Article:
Object-Oriented Microarray and Proteomic Analysis

Note: As of 20 Novmeber 2008, OOMPA has been upgraded to work with R 2.8.0.

Beginning with this release, we have (finally) set up a repository of R code. In order to install the latest-and-greatest versions, you simply fire up your local version of R and use the command


Source code and windows binaries are available. If someone wants to volunteer to put Macintosh binaries together, we will post those as well.

Descriptions, and Older Versions

All binary packages on this page were compiled on a machine running version 2.5.0, so they will not work with earlier versions. Minor enhancements were made to most of the packages. Major changes were made to the TailRank package, both to make the function naming conventions consistent with other packages (internal capitalization instead of periods to separate words) and to implement a new algorithm relying on a different distributional model. Read the vignettes in the online help to get more information.

For older versions, see the archive.

OOMPA is a suite of R libraries for the analysis of gene expression (RNA) microarray data and of proteomics profiling mass spectrometry data. OOMPA uses S4 classes to construct object-oriented tools with a consistent user interface. All higher level analysis tools in OOMPA work with the expressionSet classes defined in BioConductor. The lower level processing tools offer an alternative to parts of BioConductor, but can also be used to enhance the existing BioConductor packages.

The packages included in the current release (OOMPA 2.5) are

Class unions and generic functions for OOMPA.
Basic functions for microarray pre-preprocessing, including objects that remember their history.
Classes and methods for "class comparison" problems using microarray or proteomics data, including tests of differential expression.
Classes and methods for "class discovery" with microarray or proteomics data.
Implements the tail-rank statistic for selecting biomarkers from a microarray data set, an efficient nonparametric test focused on the distributional tails.
Classes and methods for analyzing reverse-phase protein arrays (RPPA), where each sample is spotted on the slide in a dilution series and then assayed to determine the expression levels of specific forms of proteins.

The OOMPA suite of R libraries is the successor to the earlier Object-Oriented Microarray Analysis Library (OOMAL), which was originally written for S-Plus 2000. The incorporation of routines to analyze proteomics profiling data in addition to gene expression microarray data prompted a name change. (It also inspired our new icon. It suggests some possibilities for theme music, but we're pretty sure we don't want to go there.)

Picture of a tuba


Contains definitions that are needed in order for other packages to load properly. Some definitions (like class unions) must be visible before loading a package that uses them, and cannot be defined in the same package.


Preliminary library for low-level preprocessing of microarray data. Provides tools for using consistent color schemes in diagnostic and other plots. Also defines the Processor and Pipeline classes used so objects can maintain a history of how they were produced.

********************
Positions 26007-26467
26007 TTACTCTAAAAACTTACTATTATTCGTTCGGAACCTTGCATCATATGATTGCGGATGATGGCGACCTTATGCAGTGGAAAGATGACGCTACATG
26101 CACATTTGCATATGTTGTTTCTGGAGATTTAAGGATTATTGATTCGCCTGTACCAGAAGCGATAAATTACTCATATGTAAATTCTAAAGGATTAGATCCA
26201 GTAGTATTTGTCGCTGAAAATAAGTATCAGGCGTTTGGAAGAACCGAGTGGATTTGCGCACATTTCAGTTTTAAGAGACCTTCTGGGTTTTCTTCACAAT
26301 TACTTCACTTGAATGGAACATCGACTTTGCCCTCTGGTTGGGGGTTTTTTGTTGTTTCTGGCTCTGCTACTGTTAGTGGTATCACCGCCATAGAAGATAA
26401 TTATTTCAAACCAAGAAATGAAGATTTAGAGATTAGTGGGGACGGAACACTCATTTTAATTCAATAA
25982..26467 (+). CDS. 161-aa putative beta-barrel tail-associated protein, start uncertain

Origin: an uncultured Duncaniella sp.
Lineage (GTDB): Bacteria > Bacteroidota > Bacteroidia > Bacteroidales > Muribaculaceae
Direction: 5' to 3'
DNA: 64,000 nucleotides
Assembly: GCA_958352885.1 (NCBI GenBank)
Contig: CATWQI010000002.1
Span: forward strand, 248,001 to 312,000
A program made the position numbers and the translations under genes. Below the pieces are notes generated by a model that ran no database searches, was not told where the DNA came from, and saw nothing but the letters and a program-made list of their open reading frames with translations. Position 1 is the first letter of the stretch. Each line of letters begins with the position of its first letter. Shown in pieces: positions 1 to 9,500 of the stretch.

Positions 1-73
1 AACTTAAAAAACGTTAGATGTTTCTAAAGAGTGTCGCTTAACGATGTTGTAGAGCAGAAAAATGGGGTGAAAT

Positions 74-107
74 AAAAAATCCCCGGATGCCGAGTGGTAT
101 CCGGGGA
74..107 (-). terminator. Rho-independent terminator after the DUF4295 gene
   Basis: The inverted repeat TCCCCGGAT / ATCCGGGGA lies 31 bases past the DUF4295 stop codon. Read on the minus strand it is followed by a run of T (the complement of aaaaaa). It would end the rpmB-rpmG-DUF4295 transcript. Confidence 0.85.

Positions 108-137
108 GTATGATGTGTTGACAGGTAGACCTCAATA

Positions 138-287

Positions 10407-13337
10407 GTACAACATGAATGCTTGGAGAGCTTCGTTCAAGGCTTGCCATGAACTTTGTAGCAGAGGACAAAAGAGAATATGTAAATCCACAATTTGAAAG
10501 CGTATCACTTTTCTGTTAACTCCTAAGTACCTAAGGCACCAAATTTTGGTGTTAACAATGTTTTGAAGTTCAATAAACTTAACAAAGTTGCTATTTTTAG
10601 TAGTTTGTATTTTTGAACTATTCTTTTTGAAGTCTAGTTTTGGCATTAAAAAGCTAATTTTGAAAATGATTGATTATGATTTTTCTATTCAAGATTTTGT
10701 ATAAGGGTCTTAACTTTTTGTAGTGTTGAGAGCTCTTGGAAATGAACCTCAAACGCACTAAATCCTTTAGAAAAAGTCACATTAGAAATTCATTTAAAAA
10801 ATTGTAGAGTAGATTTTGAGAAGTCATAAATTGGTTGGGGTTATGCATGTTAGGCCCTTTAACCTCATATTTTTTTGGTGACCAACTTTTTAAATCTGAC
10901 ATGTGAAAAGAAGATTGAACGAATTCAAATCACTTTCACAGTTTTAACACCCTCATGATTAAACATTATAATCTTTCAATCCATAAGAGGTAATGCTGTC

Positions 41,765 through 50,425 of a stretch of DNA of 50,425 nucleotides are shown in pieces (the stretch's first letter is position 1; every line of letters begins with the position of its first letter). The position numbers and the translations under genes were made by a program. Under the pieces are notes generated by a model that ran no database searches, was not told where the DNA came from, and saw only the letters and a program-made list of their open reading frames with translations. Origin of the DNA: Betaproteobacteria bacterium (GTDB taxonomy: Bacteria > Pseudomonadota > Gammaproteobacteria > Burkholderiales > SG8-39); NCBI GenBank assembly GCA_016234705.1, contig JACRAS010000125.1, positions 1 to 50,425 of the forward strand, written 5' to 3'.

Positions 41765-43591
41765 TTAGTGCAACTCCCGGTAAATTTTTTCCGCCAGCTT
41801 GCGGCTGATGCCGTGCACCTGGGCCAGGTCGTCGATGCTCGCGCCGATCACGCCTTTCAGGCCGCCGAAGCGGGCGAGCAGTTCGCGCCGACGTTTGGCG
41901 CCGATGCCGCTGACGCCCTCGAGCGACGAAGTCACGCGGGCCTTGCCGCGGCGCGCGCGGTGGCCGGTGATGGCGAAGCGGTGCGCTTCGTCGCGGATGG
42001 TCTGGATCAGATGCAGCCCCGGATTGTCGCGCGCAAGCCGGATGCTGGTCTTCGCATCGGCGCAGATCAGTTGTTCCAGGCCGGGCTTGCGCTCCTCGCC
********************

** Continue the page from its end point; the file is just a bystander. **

The ClassComparison library provides tools to perform "class comparison" analyses of microarray or proteomics data. Class comparison problems start with two or more known groups of samples, and ask the analyst to find genes or proteins that are different in some way between the two groups. Methods implemented in this release include

  • Two-sample t-test
  • Fixed-effects linear models with ANOVA
  • Beta-uniform mixture (BUM) model to account for multiple testing by controlling the false discovery rate (FDR).
  • Wilcoxon rank-sum test with empirical Bayes
  • Signficance Analysis of Microarrays (SAM)
  • Total Number of Misclassification (TNoM)
  • Dudoit's adjustment of p-values to control the family-wise error rate (FWER)
  • Smooth t-test

Online help, manuals, source, and binary libraries are available.


The ClassDiscovery library provides tools to perform "class discovery" analyses of microarray or proteomics data. Class discovery methods perform unsupervised analyses to try to "learn" or "discover" group structure in the data. Methods implemented in this release include

  • Nonparametric bootstrap to test the significance of clusters
  • Parametric bootstrap with gaussian noise to test the significance of clusters
  • Principal components analysis of the biological samples
  • Mosiac plots (i.e., the red-green two-way hierarchical clustering plots introduced into the microarray world by Mike Eisen)
  • PCANOVA, which provides an "analysis of variance" inspired method thatb uses principal components to test whether putative group structures are really present in the data

Online help, manuals, source, and binary libraries are available.


The Tail Rank test is a new method we have developed for finding biomarkers in microarray or proteomics data sets. The method is essentially non-parametric, focusing on the tails of the distributions in the two classes being compared. The method allows analysts to perform realistic sample size and power computations.


SuperCurve is a package we have developed to analyze reverse-phase protein arrays. The package includes routines to load raw data files quantified by MicroVigene, to fit a four-parameter joint logistic model in order to estimate protein concentrations, along with methods to assess the quality of the fit.